A photo of the artist and a sculpture

Wangechi Mutu, Fine Arts Museum of San Francisco, 2021

A photo of a book cover

 

 



Art Craft Design

Danielle Clough Reimagines Sportswear and Athletic Gear in Vibrantly Expressive Embroideries

January 24, 2023

Kate Mothes

Am embroidered portrait of eyes surrounded by colorful, loose threads.

All images © Danielle Clough, shared with permission

Utilizing vintage tennis rackets, T-shirts, and tie-dyed fabrics as canvases, Danielle Clough’s expressive embroideries (previously) sport summery motifs like flamingo pool floats, bright citrus, and bucket hats. The artist continues to expand upon the traditional hoop as the framing device and considers how the medium translates to unexpected surfaces like surfboards or apparel. And she isn’t afraid to experiment: her design for a surfboard—a bird perched on a large flower with a stem that trails into loose threads—didn’t go as planned when the time came to apply the piece to the physical board. However, the learning experience shaped the way she approaches future projects.

A recent series of vibrant human eyes stitched onto Adidas shirts comprise a collaboration with the brand to produce limited-edition wearable artworks. “The brief was broad: to create a sense of individual expression through the community,” Clough explains. “This collection of ‘expressions’ looks out from the wearer’s chest. Standing alone, but all together; a part of a group, like a bouquet.” She has also been experimenting with different threads and watercolor, focusing on the fabric background as an important part of the overall composition.

Clough says, “I’m currently working with a South African clothing brand called Poetry on creating a collection for spring using a variety of techniques to translate my work onto apparel,” and shares that she is also collaborating with Florida-based boxing glove maker 1V1 to create embellished mitts. Toward the end of this year, Clough will also present a series of workshops at Paradigm Gallery in Philadelphia. Find more of her work on her website, and follow the latest updates on Instagram.

 

A series of tennis and badminton rackets that have embroidered flowers in the nets.

A series of tennis and badminton rackets that have embroidered flowers in the nets.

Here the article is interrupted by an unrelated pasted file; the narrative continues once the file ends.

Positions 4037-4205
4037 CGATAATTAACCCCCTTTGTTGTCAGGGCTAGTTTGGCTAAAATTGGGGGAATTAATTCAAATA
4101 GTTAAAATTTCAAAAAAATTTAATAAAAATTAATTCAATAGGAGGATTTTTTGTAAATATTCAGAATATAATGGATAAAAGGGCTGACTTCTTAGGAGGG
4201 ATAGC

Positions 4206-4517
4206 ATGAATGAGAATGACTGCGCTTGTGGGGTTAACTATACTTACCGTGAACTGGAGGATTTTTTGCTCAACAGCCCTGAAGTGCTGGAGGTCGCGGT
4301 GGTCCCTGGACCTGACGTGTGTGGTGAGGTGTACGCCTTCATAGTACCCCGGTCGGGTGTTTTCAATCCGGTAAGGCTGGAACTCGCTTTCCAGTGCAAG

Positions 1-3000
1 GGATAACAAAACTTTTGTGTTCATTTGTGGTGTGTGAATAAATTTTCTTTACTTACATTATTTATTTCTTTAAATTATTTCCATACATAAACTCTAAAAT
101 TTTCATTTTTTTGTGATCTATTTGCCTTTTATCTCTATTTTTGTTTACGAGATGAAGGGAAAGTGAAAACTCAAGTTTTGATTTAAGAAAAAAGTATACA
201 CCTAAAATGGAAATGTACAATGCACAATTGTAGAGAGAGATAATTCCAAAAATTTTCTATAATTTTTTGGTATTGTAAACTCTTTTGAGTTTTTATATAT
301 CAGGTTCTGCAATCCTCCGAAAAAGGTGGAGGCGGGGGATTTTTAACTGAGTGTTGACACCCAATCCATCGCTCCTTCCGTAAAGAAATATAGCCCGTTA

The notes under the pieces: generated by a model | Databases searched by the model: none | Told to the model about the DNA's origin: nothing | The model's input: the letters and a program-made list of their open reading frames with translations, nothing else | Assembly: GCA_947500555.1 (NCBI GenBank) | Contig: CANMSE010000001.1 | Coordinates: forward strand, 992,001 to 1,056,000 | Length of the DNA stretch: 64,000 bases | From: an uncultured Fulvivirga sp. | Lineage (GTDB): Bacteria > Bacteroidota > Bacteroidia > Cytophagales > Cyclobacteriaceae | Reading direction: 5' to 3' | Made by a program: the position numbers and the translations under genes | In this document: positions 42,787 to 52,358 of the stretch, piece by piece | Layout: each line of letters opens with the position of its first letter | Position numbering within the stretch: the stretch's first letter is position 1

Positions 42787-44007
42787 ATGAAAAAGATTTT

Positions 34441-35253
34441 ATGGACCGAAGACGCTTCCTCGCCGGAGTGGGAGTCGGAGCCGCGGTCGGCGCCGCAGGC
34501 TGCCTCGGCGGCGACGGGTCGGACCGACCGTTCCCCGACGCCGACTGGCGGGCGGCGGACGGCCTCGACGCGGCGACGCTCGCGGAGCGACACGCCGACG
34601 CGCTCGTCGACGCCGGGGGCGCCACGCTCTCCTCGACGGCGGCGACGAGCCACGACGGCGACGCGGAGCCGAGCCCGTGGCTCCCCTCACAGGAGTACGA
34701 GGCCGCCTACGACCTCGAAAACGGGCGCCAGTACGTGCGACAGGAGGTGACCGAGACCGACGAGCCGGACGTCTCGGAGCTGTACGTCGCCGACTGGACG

Am embroidered portrait of eyes surrounded by colorful, loose threads.

Embroidered flowers in the net of a vintage tennis racket.

A series of portraits of eyes embroidered onto t-shirts which are rolled up to display all of the portraits.

Two images of embroidered flowers in the nets of vintage tennis rackets.

An embroidered portrait of a young woman wearing a bucket hat in profile, on a blue and purple watercolor base.

Embroidered lemons on a colorful watercolor base.

Am embroidered portrait of eyes surrounded by colorful, loose threads.

A pink flamingo embroidered on a blue fabric.

An embroidery of a bird perched on a large flower, on a blue background.

A detail of an embroidered bird.

An embroidery of a bird perched on a large flower, on a blue background.

 

 



Art Science

‘Glass Microbiology’ Magnifies Viruses, Bacteria, and Other Organisms to 1 Million Times Their Actual Size

January 23, 2023

Grace Ebert

A photo of a glass vaccine sculpture

“AstraZeneca vaccine.” All images © Luke Jerram, shared with permission

Bristol-based artist Luke Jerram (previously) continues to add delicate specimens to his Glass Microbiology collection. The ongoing project is a collaboration with scientists at the University of Bristol, who aid Jerram in scaling three-dimensional renderings of avian flu, papillomavirus, the AstraZeneca COVID-19 vaccine, and other tiny organisms into sculptures approximately one million times their actual size. Transparent and impeccably detailed, the models are designed to showcase the structures of each microbe without distorting the viewer’s perception with non-existent colors, which are often used to distinguish various parts in illustrated renderings.

Jerram documents the process behind his swine flu sculpture in the video below, which begins with two artists hand-blowing the larger structure. The team then shapes hundreds of individual proteins that will later be fused to the virus’s exterior. Find more of the scientifically minded project on the Glass Microbiology site, and follow Jerram’s latest works on Instagram.